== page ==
Water-Energy Nanogrid Provides Solution For Rural Communities Lacking Basic Amenities
Researchers at Texas A&M University have come up with an economical, green solution that can help underprivileged communities with their water and electricity needs.
Their standalone water-energy nanogrid consists of a purification system that uses solar energy to decontaminate water. The setup, they said, is mathematically tuned to use solar energy optimally so that the water filtration is unhindered by the fluctuations of solar energy during the course of the day.
“To serve areas that are remote and isolated, the infrastructural cost of laying down new water pipes or setting up an electricity grid is enormous and can take a very long time,” said Le Xie, professor in the Department of Electrical and Computer Engineering. “To overcome these hurdles, we presented a cost-effective solution that uses solar energy to both purify water and generate electricity for basic household use.”
The researchers have described their technology in the journal Applied Energy.
In the United States, the colonias represent one of the many rural, low-income communities along the Texas-Mexico border where basic resources are not readily available. Since the colonias are remote, their residents, consisting of mainly migrant workers, are isolated from major utility and water treatment facilities and thus have limited means for electricity and safe drinking water. Methods like boiling water can be cost-prohibitive and inadequate.
“Boiling water is one of the most expensive ways of decontamination because it takes a lot of energy to heat water,” said Shankar Chellam, professor in the Zachry Department of Civil and Environmental Engineering. “Also, although boiling gets rid of biological contaminants, it does not remove many chemical contaminants. We needed a solution that could address both these problems at the same time.”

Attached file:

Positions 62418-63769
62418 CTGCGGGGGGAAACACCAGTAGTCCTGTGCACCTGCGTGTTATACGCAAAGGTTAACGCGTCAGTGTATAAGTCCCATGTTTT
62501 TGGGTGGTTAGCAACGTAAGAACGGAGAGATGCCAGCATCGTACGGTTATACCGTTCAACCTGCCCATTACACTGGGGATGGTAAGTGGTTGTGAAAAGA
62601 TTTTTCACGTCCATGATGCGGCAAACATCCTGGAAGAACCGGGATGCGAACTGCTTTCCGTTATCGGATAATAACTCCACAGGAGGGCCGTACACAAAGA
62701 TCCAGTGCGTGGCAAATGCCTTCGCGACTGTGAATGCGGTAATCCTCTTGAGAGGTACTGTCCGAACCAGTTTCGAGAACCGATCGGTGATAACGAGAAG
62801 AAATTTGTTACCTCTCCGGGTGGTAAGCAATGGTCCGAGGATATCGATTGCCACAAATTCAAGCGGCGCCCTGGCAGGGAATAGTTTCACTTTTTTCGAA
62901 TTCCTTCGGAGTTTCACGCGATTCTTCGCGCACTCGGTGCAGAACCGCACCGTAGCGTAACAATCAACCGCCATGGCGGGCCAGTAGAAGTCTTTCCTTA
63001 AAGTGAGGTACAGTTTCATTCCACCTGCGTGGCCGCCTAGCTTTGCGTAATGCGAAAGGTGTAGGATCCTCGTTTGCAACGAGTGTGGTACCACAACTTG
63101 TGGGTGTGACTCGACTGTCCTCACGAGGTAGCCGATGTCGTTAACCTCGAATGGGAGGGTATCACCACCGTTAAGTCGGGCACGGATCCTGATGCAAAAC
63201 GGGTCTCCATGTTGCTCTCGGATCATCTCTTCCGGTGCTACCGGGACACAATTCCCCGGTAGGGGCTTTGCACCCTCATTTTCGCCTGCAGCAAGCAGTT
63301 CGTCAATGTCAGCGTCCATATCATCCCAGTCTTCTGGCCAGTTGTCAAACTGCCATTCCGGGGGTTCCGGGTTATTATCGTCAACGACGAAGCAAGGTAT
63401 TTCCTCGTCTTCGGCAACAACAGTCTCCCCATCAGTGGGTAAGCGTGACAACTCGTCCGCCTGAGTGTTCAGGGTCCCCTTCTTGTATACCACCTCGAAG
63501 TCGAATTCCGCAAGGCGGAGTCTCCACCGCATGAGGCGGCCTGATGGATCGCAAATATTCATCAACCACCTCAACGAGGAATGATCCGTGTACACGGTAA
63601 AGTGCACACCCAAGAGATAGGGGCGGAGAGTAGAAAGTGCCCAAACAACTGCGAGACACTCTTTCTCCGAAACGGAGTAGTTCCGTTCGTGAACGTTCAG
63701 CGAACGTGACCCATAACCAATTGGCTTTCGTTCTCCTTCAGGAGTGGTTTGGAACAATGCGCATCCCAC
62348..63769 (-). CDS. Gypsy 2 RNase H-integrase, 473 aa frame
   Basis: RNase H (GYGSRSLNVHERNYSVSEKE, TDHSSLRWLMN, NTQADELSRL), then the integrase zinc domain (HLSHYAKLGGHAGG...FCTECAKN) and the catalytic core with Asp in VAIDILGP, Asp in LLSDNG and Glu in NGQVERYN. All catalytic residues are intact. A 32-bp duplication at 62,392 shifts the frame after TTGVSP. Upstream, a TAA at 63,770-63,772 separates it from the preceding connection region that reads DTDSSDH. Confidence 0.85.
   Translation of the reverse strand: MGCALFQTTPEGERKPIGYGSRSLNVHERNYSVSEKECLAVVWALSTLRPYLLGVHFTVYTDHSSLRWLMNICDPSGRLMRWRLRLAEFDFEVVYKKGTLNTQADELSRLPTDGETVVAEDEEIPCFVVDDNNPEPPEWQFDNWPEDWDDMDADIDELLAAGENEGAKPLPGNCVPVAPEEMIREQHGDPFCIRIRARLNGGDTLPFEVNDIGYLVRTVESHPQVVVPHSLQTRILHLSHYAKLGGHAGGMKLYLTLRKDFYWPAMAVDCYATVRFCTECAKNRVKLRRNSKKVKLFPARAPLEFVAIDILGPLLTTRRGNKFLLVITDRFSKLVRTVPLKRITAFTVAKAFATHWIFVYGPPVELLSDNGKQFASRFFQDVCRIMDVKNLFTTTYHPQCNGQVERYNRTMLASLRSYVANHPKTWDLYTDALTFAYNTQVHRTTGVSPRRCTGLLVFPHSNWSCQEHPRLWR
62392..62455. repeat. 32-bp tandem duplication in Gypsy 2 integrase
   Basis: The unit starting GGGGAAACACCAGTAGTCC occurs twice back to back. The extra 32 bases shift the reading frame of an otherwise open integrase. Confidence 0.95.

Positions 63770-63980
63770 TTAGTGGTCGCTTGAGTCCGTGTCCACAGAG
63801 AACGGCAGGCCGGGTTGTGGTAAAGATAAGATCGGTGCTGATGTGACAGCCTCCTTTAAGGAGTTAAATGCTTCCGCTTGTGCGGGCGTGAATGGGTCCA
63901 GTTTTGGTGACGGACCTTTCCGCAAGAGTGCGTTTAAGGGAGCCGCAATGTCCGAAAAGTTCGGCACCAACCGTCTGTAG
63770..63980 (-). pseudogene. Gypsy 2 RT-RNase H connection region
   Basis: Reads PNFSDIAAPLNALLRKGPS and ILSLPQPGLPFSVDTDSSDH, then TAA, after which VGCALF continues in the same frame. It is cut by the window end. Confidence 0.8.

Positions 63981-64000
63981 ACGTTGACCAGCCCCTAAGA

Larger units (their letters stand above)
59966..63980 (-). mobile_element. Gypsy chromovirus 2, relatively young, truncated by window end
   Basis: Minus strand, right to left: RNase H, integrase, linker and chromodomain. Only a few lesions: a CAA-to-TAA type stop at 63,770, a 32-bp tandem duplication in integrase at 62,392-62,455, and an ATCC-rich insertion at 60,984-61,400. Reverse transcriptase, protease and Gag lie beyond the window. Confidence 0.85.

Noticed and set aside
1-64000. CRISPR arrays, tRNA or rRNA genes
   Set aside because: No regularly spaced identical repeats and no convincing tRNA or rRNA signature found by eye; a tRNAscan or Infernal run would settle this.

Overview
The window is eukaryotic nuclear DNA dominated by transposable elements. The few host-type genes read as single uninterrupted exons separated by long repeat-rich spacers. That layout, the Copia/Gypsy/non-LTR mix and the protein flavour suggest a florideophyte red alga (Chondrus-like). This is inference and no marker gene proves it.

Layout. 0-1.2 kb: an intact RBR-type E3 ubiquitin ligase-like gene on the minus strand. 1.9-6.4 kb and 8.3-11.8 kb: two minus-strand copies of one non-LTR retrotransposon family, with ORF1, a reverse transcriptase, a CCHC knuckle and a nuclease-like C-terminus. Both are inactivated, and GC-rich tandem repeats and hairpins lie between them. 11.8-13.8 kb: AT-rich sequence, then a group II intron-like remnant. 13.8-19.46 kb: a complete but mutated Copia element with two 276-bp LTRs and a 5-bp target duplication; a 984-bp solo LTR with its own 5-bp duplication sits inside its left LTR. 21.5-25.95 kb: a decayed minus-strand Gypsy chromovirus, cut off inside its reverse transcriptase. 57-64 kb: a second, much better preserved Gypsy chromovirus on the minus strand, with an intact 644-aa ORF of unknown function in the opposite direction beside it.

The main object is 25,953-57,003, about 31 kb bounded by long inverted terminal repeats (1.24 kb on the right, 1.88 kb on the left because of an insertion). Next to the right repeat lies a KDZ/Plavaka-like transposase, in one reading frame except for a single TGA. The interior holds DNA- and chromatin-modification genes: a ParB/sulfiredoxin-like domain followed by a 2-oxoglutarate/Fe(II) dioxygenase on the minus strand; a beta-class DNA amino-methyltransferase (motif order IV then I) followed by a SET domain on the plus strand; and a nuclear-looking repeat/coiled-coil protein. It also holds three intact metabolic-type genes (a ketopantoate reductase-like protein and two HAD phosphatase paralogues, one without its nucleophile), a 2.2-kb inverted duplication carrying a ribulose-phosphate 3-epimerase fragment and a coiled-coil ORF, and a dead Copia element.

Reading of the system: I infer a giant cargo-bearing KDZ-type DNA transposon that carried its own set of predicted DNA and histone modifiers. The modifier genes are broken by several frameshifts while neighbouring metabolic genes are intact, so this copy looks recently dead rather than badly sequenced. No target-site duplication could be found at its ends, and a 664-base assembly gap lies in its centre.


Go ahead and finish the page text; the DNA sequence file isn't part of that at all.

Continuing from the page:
An efficient way to decontaminate water is by passing it through purification systems. These machines use pumps to push water through a filter. However, the pumps require electricity, which is again scarce in the colonias. So, the researchers looked for a solution that would help with both the power and water requirements of the colonia residents.
First, to cut the dependence on centralized sources of power and water, Xie, Chellam and their team conceptualized an energy-water nanogrid, which is a standalone, truck-mountable filtration system with pumps that could run on solar-generated electricity. Next, they developed a cost-minimization mathematical scheme, called scenario-based optimization framework, that minimized the total expenditure for the standalone setup by selecting the type of filter, the number and size of solar panels and the size of the solar battery.
This model revealed that if nanofiltration, a type of purification technique, was used, harvesting solar energy just during peak availability was sufficient to run pumps and purify water. In other words, the water nanofiltration system was largely unaffected by the day-to-day vagaries in solar energy and could purify enough water to meet the weekly water needs of the community. In this way, any excess solar power that was not used for filtration could be stashed away either for storage in the battery pack or for other minor basic household needs, like charging cell phone batteries.
The researchers noted that although the nanofiltration system is more sophisticated and expensive than other filtration methods, its overall merit is that it can successfully desalinate and remove chemicals, like arsenic, present in local groundwater. They said nanofiltration is a preferable method for desalination and water purification for other remote regions where the contaminants within the water are not already known.
“We have for the first time used a very rigorous mathematical approach to interlink water purification and energy provision,” Chellam said. “This lays out a quantitative framework that can be used in not just the colonias but in any scenario based on local conditions.”
Other contributors to the research include M. Sadegh Modarresi from Burns & McDonnell in Houston, Bilal Abada from the civil and environmental engineering department and S. Sivaranjani from the electrical and computer engineering department.
This work was supported in part by the Texas A&M Engineering Experiment Station, the Texas A&M Energy Institute and the National Science Foundation.